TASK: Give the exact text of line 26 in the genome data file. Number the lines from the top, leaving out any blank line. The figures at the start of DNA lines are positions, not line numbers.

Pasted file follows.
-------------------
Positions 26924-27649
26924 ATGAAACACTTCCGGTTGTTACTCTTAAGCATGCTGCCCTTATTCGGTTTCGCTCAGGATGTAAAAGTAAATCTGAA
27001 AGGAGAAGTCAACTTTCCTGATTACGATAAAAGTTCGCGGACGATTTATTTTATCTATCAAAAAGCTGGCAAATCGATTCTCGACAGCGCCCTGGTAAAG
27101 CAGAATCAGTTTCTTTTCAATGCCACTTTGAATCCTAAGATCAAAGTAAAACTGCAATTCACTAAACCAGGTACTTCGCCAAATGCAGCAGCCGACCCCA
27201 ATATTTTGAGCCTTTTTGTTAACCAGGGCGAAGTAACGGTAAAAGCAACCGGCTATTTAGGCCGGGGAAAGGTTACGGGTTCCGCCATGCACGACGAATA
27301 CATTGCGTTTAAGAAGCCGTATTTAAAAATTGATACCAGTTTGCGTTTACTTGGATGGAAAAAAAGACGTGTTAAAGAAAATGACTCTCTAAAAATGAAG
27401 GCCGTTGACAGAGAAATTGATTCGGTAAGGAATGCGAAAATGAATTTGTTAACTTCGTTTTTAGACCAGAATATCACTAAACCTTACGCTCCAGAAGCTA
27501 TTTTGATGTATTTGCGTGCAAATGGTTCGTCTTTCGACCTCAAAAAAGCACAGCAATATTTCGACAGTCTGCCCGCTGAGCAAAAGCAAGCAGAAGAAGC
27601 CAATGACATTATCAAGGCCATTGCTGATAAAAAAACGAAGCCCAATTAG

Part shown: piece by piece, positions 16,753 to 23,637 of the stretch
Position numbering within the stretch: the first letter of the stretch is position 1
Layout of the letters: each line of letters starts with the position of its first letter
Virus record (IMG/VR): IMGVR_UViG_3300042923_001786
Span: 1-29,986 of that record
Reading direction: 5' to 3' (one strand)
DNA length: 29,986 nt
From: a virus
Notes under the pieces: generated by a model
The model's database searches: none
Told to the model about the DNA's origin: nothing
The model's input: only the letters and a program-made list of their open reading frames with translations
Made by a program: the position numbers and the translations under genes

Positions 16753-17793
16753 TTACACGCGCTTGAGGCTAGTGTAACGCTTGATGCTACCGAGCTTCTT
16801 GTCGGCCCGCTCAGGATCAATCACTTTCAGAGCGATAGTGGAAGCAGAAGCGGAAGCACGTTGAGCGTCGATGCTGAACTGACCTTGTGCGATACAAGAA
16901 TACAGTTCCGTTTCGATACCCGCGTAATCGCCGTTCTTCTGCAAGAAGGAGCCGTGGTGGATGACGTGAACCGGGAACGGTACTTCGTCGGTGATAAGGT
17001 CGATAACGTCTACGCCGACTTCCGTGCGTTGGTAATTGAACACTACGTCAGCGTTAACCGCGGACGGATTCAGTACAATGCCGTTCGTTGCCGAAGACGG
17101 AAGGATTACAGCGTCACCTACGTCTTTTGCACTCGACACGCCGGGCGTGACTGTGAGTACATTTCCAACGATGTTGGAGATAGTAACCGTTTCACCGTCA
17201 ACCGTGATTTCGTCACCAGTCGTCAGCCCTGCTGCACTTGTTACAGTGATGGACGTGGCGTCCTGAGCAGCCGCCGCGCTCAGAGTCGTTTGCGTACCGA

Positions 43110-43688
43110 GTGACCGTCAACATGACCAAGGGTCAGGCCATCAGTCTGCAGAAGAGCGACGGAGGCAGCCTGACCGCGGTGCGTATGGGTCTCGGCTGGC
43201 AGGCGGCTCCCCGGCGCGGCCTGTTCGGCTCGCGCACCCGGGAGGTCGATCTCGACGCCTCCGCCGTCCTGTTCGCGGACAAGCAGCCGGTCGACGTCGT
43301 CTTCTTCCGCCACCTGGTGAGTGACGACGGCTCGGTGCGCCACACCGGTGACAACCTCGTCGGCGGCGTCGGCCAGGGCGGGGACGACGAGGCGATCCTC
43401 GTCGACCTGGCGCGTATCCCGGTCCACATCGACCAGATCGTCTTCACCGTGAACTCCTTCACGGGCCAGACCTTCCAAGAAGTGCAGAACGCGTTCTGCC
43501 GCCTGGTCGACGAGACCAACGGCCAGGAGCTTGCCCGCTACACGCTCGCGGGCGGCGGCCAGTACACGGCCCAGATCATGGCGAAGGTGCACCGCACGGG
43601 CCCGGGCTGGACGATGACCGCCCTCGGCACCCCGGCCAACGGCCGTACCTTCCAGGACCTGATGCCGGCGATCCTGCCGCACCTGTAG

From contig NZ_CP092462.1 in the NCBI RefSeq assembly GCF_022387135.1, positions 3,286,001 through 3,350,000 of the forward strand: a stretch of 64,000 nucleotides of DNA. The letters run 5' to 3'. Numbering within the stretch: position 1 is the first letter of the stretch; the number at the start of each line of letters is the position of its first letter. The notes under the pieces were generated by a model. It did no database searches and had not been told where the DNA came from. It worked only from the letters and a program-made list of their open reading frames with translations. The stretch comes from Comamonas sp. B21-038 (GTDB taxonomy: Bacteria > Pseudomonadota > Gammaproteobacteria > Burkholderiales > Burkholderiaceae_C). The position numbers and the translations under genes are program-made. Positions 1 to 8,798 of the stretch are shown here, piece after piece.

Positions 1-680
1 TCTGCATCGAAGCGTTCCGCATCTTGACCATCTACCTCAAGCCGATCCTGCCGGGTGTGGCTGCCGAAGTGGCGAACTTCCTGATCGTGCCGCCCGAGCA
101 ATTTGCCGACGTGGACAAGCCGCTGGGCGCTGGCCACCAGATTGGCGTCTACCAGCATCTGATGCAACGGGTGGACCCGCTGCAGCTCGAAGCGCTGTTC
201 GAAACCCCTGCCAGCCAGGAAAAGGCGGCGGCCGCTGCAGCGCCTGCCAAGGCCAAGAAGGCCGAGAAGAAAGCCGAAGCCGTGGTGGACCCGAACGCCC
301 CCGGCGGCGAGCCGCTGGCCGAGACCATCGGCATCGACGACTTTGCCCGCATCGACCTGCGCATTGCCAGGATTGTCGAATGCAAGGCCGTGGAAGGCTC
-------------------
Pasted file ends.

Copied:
16901 TACAGTTCCGTTTCGATACCCGCGTAATCGCCGTTCTTCTGCAAGAAGGAGCCGTGGTGGATGACGTGAACCGGGAACGGTACTTCGTCGGTGATAAGGT